A Commerce Commission paper released this week reveals likely future fibre network regulation.
The paper is a blueprint for how the industry will work once the UFB roll-out completes in 2022.
There are no surprises.
It is a response to last year’s Telecommunications Act. The Act requires the commission to set up utility-style fibre network regulation.
Among other things the Act aims to make sure there’s a competitive market. That’s hard when fibre networks are monopolies. It also aims to stop fibre companies making excessive profits.
The proposed regulations treat Chorus much like an electricity lines company. It faces price-quality and information disclosure regulation. Chorus will get revenue caps and quality standards.
Enable Networks, Northpower and Ultrafast Fibre, will only be subject to information disclosure. At least at first. The Commerce Commission may impose the other rules on these companies later.
Telecommunications commissioner Dr Stephen Gale says the rules will affect the price consumers pay for fibre.
“We are keen to hear from consumer advocates on our current thinking around how we treat key issues such as the cost of capital and what is included in Chorus’ regulated asset base.”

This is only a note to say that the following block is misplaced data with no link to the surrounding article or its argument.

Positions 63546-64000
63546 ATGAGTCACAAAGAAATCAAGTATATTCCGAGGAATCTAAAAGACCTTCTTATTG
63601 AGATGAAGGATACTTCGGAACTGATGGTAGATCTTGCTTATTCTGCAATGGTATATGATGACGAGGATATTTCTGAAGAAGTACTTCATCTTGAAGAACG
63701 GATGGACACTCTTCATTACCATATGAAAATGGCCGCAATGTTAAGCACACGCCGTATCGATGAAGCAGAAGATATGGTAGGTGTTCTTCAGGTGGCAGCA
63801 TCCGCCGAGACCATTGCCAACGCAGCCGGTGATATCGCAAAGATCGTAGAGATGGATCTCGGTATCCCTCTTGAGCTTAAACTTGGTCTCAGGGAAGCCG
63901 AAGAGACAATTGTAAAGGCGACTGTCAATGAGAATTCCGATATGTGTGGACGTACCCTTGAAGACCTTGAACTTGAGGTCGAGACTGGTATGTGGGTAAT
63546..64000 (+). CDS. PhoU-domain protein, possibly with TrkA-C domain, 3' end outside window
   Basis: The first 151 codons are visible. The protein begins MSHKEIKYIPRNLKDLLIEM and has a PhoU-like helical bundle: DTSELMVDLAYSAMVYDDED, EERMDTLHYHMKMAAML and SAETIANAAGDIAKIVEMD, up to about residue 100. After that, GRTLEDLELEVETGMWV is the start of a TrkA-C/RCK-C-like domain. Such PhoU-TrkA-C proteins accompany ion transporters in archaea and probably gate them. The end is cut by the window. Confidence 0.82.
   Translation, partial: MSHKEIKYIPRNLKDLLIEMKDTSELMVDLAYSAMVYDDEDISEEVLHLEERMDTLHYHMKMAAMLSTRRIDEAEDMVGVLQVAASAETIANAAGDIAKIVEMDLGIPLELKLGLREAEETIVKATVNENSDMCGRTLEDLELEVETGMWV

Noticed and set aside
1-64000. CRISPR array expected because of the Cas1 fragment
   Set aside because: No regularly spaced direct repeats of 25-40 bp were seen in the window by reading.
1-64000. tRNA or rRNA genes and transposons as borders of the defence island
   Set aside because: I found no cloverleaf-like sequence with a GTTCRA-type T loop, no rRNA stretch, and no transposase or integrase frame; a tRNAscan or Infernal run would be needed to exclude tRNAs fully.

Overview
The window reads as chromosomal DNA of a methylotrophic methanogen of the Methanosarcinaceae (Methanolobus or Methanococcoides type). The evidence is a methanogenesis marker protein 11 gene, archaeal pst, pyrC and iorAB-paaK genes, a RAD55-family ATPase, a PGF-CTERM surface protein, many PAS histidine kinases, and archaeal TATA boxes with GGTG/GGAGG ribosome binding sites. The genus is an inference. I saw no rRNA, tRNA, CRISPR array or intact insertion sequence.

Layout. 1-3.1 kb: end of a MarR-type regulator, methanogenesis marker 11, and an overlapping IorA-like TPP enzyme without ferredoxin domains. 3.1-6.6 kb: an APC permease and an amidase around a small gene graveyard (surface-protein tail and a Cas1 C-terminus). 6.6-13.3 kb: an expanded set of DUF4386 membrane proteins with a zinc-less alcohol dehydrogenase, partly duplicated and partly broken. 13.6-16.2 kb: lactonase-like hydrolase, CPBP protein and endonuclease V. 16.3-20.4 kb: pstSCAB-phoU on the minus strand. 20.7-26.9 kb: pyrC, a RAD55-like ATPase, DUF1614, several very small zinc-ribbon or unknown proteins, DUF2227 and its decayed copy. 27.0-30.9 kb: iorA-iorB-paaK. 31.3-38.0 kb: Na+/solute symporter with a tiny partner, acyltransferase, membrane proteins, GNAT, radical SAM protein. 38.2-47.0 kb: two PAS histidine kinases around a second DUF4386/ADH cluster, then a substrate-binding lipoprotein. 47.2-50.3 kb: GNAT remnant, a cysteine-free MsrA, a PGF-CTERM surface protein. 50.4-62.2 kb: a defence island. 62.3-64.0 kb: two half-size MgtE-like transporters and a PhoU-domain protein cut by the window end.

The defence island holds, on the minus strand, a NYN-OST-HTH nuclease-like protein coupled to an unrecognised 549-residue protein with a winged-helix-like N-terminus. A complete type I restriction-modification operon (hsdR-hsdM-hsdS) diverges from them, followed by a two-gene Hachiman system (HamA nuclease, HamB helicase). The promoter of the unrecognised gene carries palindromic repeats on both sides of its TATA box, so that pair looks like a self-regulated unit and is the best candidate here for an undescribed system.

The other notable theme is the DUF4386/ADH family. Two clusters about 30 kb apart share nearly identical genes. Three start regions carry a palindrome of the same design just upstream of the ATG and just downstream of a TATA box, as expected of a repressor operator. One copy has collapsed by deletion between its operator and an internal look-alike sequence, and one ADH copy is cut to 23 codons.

There’s a good chance the telcos will challenge the asset base calculations.
As expected the Commission is sticking with 100/20Mbps as the anchor service. Fibre companies must provide this service. They can only charge the contract price plus an annual increase for inflation.
The fibre companies have already moved towards providing unbundled services. This is due to begin at the start of next year. For now, the Commission will not regulate unbundled fibre prices. It says it may revisit this later.
Fibre regulation includes quality
Broadband quality is also on the regulator’s agenda. The new rules say fibre companies must disclose performance information.
Gale says: “The quality dimensions are based on the stages of the fibre service life-cycle and include customer service, service availability and performance among others”.
The Commerce Commission expects to finalise the rules by June 2020.
There’s a summary of the paper at the Commerce Commission website.